I was watching The Chew last week and Carla and Clinton teamed up to make Chili Hand Pies. They had way too much fun making them, and I wanted in on it. I think it would be so much fun to have the cast of The Chew over for drinks! Cooking dinner for them would be too much pressure, but I know that certainly after a few cocktails, they’d all be in my kitchen with me cooking away. Michael would be laughing while he prepared some porky goodness, Mario would be grating Parmesan Cheese over everything and Clinton would surely keep the cocktails flowing.

My sisters just read the last paragraph and I know they are thinking that I am turning into my mother, having imaginary parties with my TV friends.

Carla and Clinton did a Beef Chili. I decided to do a vegetarian version, substituting Veggie Ground Round for the beef. I also added some onions to the chili and ramped up the heat, using 3 kinds of peppers: fresh jalapeno, diced pickled jalapeno and ancho chili powder. You want the filling to be quite spicy because the pastry crust is quite mild.

The dough is made with cornmeal. They recommended cutting the butter into small slices, but I took it right from the freezer and grated it into the dry ingredients. This is a wonderfully supple dough and rolls out without any problems. I used a 5 inch tin to cut out my circles. Use whatever you have on hand. Smaller ones would also be a wonderful hors d’oeuvre. You can make the chili and the pastry a day ahead and refrigerate them separately. I rolled out all my pastry circles and stacked them between sheets of waxed paper, before chilling. That way, the next day it was all ready to assemble and bake.

Onions, garlic, red pepper, jalapeno pepper, cumin, chili powder and salt form the flavour base.

Make sure you let the chili cool before mixing in some grated cheddar.

Don’t overfill them or you will have trouble sealing them. You can simply press the edges with the tines of a fork, or get fancy and roll the edges like a rope. 

Cut a few slits so the steam can escape. 20 minutes in a 400 degree oven, and they are ready to serve.

Click here to print the recipe for Chili Hand Pies.

Vegetarian Chili

I have been making this vegetarian chili on a regular basis for almost 10 years now. You would think I would be sick of it, but I’m not. Perhaps it’s because I top it with crushed tortilla chips and shredded cheddar and then pop the whole bowl in the oven until the cheese is hot and bubbly. A dollop of sour cream and some spring onions don’t hurt either!

When my daughter was 11 years old, she came home from camp and announced that she was now a vegetarian. Of course I thought it was a phase and figured she would grow out of it. After a year of subsisting on mainly cheese and peanut butter, I figured I better begin researching alternate protein sources for her. I started cooking with tofu and she really liked it. Problem was, the rest of the family, especially me, couldn’t stand it so it meant making two different dinners. And then I stumbled across this product.

Consisting of soy and wheat protein, it basically has not much taste, but is loaded in protein. I figured I could make a chili, loaded with spices and vegetables and use the veggie ground round for texture. I added some rice and beans for more bulk and protein and came up with a delicious vegetarian option that everyone would eat without too much grumbling. Several years later I got the brain wave to top the chilli with crushed tortilla chips and grated cheddar cheese. I put the whole thing in the oven for about 10 minutes until it was all hot and bubbly. After that, everyone was really happy!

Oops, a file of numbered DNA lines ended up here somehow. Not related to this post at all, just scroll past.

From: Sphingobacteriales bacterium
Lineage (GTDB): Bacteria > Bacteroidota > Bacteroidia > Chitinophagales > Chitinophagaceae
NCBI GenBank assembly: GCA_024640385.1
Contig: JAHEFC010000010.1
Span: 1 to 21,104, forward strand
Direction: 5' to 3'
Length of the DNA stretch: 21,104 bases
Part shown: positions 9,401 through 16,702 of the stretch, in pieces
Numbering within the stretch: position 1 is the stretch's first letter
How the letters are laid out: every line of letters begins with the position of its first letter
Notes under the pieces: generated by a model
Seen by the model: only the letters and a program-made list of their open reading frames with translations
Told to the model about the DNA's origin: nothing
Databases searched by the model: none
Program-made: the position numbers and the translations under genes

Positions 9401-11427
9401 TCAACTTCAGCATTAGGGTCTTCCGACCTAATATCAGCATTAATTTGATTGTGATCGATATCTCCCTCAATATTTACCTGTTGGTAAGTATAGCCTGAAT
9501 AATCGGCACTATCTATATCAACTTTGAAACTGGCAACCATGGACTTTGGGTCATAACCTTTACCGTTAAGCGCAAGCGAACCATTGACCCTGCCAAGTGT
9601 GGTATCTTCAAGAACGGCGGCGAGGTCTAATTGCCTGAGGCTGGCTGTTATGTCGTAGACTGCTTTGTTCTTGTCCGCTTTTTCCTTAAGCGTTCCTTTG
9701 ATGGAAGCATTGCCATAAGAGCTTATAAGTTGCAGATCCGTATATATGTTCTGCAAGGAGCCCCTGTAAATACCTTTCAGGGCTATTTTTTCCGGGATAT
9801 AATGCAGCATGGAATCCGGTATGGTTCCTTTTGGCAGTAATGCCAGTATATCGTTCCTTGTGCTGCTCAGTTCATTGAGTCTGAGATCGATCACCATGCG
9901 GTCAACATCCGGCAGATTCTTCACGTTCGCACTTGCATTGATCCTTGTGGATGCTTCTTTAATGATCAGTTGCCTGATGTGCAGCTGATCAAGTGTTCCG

If you can chop vegetables and open cans, you can make this. I thought it was a fairly foolproof recipe until my daughter’s friend, Christina, who requested this every time she ate at our house, decided to make it herself. She had just moved into her first apartment at university and sent me an e-mail for the recipe. A few days later, my daughter told me that the recipe did not turn out. Christina had burned it. I just could not fathom how this had happened. The recipe uses 3 cups of water as well as liquid from the canned tomatoes. How could it possibly burn with that much liquid?

Upon further interrogation, the answer became clear. She looked at the mixture in the pot after adding the canned tomatoes and decided that it already looked liquidy enough. She decided she did not need to add the water. What she didn’t factor into the equation was that she had also added a cup of raw rice. Rice absorbs liquid and swells to three times its original volume as it cooks. (She is not a science major!) Without the extra liquid, the rice had nothing to soak up and it just burned. She was so embarrassed so I decided to share my Jell-O fiasco with her so she wouldn’t feel so badly.

My earliest cooking disaster was back in the 70’s when Jell-O molds were all the rage.  My mom used to make whipped Jell-O desserts.  My favourite was a red Jell-O and frozen raspberry concoction that had sour cream or whipped cream folded into it.  It had a mousse like consistency.  Sometimes, when she was feeling a little exotic she would make a green Jell-O and crushed pineapple variation. When that happened, I had to call my friend Corrie, immediately.  It was her favourite.

I begged my mom to let me help her make the Jell-O dessert. She had everything laid out on the counter.  She gave me my instructions, “When the water boils, add two packages of lime Jell-O”.  She went upstairs to get the fish-shaped mold and left me alone. In a few minutes, clouds of steam were billowing out of the kettle so I added the Jell-O powder – right into the kettle!  Suffice it to say, it was a while before she let me help her again. My story left Christina feeling a little bit better about her burned chili, and since that time she has gone on to make it successfully, many times.

Begin with chopped onions, red and yellow peppers. Sweat in olive oil for a few minutes and then grate some garlic into the pot.

Add canned beans (white or black or both), canned corn, canned plum tomatoes, which have been coarsely chopped, rice, water and spices. My favourite way to chop canned tomatoes is to dump them out into a large bowl and squish them with my hands. For my chili, I used cumin powder, and a combination of Ancho chili powder and New Mexico chili powder (mild). Then add some white long grain rice and more water. Let the whole thing simmer for about 30 minutes.

After about half an hour, add diced zucchini and the veggie ground round. Cook for an additional 10 minutes and then spoon unto heatproof bowls. Top with crushed tortilla chips and grated cheddar and bake in a hot oven until the cheese melts.

Click here to print recipe for Vegetarian Chili .